Tesla isn’t like other car makers when it comes to announcements. It loves to be secretive with its developments, before setting its stall out in the most grandiose way possible. Generating a barrage of headline grabbing, imagination snatching bombshells not too unlike how Apple grabs the spotlight has always been Tesla’s way, and it’s getting ready to do it all over again.
On 1 March, the brand will host what it’s billing as its 2023 Investor Day, which will take place at its Texas ‘Gigafactory’ and internet speculation as to what Tesla and indeed Elon Musk will be revealing is at boiling point. Musk has teased that the ‘Master Plan Part 3’ will be unveiled in full - the previous two being the manifestos from which Tesla has operated from. Here’s what we could see next, from the world’s most notorious electric car company.
Generation 3 platform
Here’s the obvious place to begin, because Tesla has already confirmed that it will be on the agenda at Investor Day. The company has long been working on what it calls its ‘generation 3’ platform, which will provide the technical basis for the next-generation Tesla line-up. Like all manufacturers, Tesla is targeting a reduction in how much it costs to make its cars that goes hand in hand in a fall in the time it takes to make a car, too. How much detail we’ll be getting on the platform remains unknown though.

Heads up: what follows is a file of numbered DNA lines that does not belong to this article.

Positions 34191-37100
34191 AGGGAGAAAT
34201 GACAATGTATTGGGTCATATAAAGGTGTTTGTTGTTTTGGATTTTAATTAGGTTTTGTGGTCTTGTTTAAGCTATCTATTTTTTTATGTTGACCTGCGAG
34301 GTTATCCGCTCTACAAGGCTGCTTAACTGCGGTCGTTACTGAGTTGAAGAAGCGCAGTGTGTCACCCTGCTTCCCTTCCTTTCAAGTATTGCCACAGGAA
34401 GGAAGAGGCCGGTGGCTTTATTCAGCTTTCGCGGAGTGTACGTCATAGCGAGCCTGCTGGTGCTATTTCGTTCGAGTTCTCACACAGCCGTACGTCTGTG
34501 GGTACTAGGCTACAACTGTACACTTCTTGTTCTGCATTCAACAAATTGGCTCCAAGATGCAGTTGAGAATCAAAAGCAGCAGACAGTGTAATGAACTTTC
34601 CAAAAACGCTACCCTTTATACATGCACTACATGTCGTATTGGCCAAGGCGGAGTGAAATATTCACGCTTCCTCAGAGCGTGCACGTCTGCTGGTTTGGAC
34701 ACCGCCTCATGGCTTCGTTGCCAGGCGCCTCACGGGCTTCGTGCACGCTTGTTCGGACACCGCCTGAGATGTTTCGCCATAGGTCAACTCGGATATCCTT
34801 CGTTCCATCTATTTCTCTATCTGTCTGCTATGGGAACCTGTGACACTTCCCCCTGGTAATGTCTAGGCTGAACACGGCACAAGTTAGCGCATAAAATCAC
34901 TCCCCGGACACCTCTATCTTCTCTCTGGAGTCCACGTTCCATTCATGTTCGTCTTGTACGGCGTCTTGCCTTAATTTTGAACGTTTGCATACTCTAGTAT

Elon Musk has mentioned Tesla's new, cheaper-to-make platform on numerous occasions, so we'd expect this to be at the heart of the product update.
The $25,000 Tesla – the most affordable Tesla yet?
And, if you want to continue down the captain obvious line of enquiry, it would make sense that following the announcement of a new vehicle structure that will allow Tesla to build a cheaper car than the Model 3 in greater numbers than its electric BMW 3 Series rival, then that’s exactly what we’ll see next. Tesla’s current-generation ‘Sexy’ line-up (After the Model S, 3, X and Y) can’t go on forever, and the brand has a knack for unveiling new cars out of thin air. It revealed a successor to the Roadster in 2017 with no apparent warning, and the Cybertruck broke cover at an event in 2019, which was similar to what we’re likely to witness next week.
Elon Musk has hinted in the past of a desire for a ‘compact’ member of the Tesla line-up, so the baby Tesla that could spawn from the Generation 3 platform could be something to rival electric hatchbacks like the Volkswagen ID.3 and MG 4. The price? In an 2018 interview with YouTuber Marques Brownlee, Musk suggested that a $25,000 Tesla could be a reality 'within three years'. Well, three years was up in 2021 and we're still waiting for anything resembling even a concept car. Buyers hoping for a $25,000 car should also bear in mind that the figure actually relates to the build cost rather than the retail price. Given that Tesla's profit margins are around 15%, the final car could well be around the $30,000 mark.
Never say never, but Musk has been concentrating Tesla's efforts on building volume for Model 3 and Model Y. A cheaper car will inevitably cannibalise demand for the higher margin models, so is unlikely to be a reality before 2025.